Last Chance For Blogger to Voice their Opinion with the FEC
Today, Friday June 3 is the deadline for bloggers to send their comments to the FEC to provide their opinions and views on a number of proposed regulations dealing with Internet activities. (Proposed rules can be found here.)
Federal Election Commission is considering whether to require political bloggers to disclose whether they are receiving funds from a political campaign, the latest step in a larger debate over whether political activity on the Internet should be regulated by the government.
This has been one of the hot button topics this week in the blogosphere as bloggers from both sides of the political spectrum have found commonality; Free Speech.
One of those new rules, the disclosure requirement, has many bloggers bristling, accusing the government of unfairly targeting them and impinging on free speech. But other political activists say that blogs can act as secret cover for political smear campaigns and create a Potemkin village of grassroots support. They say if that’s the impact, then the Web logs should be required to disclose whether their operators are on a campaign payroll.
Mike Krempasky of Red State has been the leading advocate of bloggers in this free speech battle and has done some amazing work. If you are a bloggers and are wary of leaving your name and address as the FEC requires go to Red State’s OnlineCoalition homepage and sign on to our anti-regulatory comment there.
Bruce McQuain of QandO was quoted in the Fox News article as well:
Bloggers have been particularly vocal about the proposed regulations, and suggest that self-disclosure, and adhering to a code of ethics, much like other news media do, is preferable to government control.
“Most bloggers agree that those who are being paid to support a candidate should disclose such an arrangement,” Bruce McQuain, co-editor of the neo-libertarian QandO blog, wrote in an e-mail to FOXNews.com. “It’s a credibility issue. Bloggers would be (and are) merciless to those who don’t disclose those sorts of arrangements.”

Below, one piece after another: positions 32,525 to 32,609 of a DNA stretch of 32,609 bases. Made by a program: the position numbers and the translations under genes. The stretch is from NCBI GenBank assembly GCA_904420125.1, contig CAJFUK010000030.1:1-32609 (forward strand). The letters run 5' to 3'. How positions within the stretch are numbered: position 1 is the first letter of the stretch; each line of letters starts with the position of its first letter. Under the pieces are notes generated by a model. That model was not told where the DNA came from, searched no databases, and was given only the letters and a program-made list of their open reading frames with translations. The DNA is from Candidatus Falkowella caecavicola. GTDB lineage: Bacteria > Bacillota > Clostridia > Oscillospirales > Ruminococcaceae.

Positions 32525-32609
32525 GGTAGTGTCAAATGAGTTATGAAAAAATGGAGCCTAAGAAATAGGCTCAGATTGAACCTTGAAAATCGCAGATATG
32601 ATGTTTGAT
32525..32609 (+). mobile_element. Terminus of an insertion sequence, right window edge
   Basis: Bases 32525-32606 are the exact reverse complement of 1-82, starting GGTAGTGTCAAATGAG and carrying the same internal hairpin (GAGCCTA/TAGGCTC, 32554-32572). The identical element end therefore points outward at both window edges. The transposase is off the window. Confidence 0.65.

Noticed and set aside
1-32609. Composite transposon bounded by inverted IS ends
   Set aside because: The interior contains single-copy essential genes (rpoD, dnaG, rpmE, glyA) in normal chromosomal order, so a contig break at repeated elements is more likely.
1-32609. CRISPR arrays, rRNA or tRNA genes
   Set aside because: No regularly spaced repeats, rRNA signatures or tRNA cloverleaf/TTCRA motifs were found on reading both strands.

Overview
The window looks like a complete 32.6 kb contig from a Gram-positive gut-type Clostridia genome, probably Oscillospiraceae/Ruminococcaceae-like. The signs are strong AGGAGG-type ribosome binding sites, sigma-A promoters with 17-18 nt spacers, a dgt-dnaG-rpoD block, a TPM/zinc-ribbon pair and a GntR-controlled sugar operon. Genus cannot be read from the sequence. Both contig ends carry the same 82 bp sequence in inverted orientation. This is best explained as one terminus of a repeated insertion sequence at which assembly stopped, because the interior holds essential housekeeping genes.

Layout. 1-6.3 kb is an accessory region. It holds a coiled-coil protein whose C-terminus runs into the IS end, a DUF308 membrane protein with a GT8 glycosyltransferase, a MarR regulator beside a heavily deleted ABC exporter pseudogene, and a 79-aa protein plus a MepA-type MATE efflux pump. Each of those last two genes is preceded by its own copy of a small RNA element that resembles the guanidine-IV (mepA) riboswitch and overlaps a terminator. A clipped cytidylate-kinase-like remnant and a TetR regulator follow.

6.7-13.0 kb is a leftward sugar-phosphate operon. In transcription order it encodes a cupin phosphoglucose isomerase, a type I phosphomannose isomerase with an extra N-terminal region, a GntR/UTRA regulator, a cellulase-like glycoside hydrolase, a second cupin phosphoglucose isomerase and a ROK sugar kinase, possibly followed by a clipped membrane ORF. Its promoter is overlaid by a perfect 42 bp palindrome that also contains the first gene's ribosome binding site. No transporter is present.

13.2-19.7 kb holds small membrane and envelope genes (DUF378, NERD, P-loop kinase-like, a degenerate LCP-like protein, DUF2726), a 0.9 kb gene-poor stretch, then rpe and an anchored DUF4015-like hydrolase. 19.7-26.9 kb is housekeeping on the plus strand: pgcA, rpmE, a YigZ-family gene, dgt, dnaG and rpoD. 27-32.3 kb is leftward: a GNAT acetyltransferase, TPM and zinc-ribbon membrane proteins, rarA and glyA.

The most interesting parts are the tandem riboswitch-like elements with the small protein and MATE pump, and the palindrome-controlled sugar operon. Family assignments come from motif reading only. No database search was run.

And thus McQuain hits it dead on. The blogosphere is unmerciful upon those that do not disclose arrangements which is more than I can say for the MSM. In the process those opposed to blogs being the “press” do not want to give bloggers “press exemptions”.
Krempasky of RedState has an update of a the reform groups response to the FEC:
Finally, we do not believe anyone described as a “blogger” is by definition entitled to the benefit of the press exemption. An individual writing material for distribution on the Internet may or may not be a press entity. While some bloggers may provide a function very similar to more classic media activities, and thus could reasonably be said to fall within the exemption, others surely do not . The test here should be the same test that the Commission has applied in other contexts – is the entity a “press entity” and is it acting in its “legitimate press function”?
See also Red States reaction to the reform groups explanation of “media exemption”.
Reform Groups (excerpt)
Indeed, as the NPRM notes, some bloggers have been on the payroll of federal candidates; others overtly solicit funds for candidates . These are not characteristics associated with the media in the off – line context. That fact, and other similar indicia of whether a blogger is acting as a press entity in its “legitimate press function,” should be an important consideration in the on – line context in deciding whether to extend the press exemption to a blogger
What? I would have to agree with Krempasky 100% with his Paul Begala/CNN comparison. The idea that the “exempt media” is not partisan is as foolish a response as I have ever seen. Since when have individuals not acted as both political consultant and partisan political operative? The media has been doing this for years and there has never been an issue even after campaign finance was passed. What’s good for the media is good for the blogs. I would further have to congratulate Kos as we did last night for tearing a new one into the IPDI. Thank you as well Mike Krempasky for all your tireless work.
Blogger unite, this is an important one. Take the time, this last time before the deadline hits to voice your opinions to the FEC. Do what we do best, make yourself heard and lets hear what you have to say.
Who else is posting:
Desert Cat’s Musing
Update: The Political Teen getting into the mix.
Previous Post: Should Blogs Trust the FEC?
Posted June 3, 2005 by Red
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